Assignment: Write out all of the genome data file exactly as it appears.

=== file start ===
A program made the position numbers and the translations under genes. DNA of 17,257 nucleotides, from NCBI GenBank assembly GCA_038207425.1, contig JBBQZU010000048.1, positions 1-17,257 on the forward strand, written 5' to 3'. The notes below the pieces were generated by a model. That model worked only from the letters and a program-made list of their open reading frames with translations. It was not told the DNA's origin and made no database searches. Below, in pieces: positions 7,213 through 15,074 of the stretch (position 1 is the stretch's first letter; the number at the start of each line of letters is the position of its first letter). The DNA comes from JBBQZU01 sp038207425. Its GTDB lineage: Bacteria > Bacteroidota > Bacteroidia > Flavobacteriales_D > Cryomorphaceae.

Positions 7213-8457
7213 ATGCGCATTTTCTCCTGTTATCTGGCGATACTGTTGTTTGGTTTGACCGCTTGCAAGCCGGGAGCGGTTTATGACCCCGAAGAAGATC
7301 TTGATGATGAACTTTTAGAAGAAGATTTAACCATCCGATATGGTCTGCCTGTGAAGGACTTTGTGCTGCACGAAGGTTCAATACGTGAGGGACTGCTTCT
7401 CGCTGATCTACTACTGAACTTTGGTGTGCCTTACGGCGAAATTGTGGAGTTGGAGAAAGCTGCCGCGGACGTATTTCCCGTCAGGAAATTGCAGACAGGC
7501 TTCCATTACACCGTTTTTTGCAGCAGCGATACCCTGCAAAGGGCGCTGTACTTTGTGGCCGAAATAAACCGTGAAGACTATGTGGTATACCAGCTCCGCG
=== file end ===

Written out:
A program made the position numbers and the translations under genes. DNA of 17,257 nucleotides, from NCBI GenBank assembly GCA_038207425.1, contig JBBQZU010000048.1, positions 1-17,257 on the forward strand, written 5' to 3'. The notes below the pieces were generated by a model. That model worked only from the letters and a program-made list of their open reading frames with translations. It was not told the DNA's origin and made no database searches. Below, in pieces: positions 7,213 through 15,074 of the stretch (position 1 is the stretch's first letter; the number at the start of each line of letters is the position of its first letter). The DNA comes from JBBQZU01 sp038207425. Its GTDB lineage: Bacteria > Bacteroidota > Bacteroidia > Flavobacteriales_D > Cryomorphaceae.

Positions 7213-8457
7213 ATGCGCATTTTCTCCTGTTATCTGGCGATACTGTTGTTTGGTTTGACCGCTTGCAAGCCGGGAGCGGTTTATGACCCCGAAGAAGATC
7301 TTGATGATGAACTTTTAGAAGAAGATTTAACCATCCGATATGGTCTGCCTGTGAAGGACTTTGTGCTGCACGAAGGTTCAATACGTGAGGGACTGCTTCT
7401 CGCTGATCTACTACTGAACTTTGGTGTGCCTTACGGCGAAATTGTGGAGTTGGAGAAAGCTGCCGCGGACGTATTTCCCGTCAGGAAATTGCAGACAGGC
7501 TTCCATTACACCGTTTTTTGCAGCAGCGATACCCTGCAAAGGGCGCTGTACTTTGTGGCCGAAATAAACCGTGAAGACTATGTGGTATACCAGCTCCGCG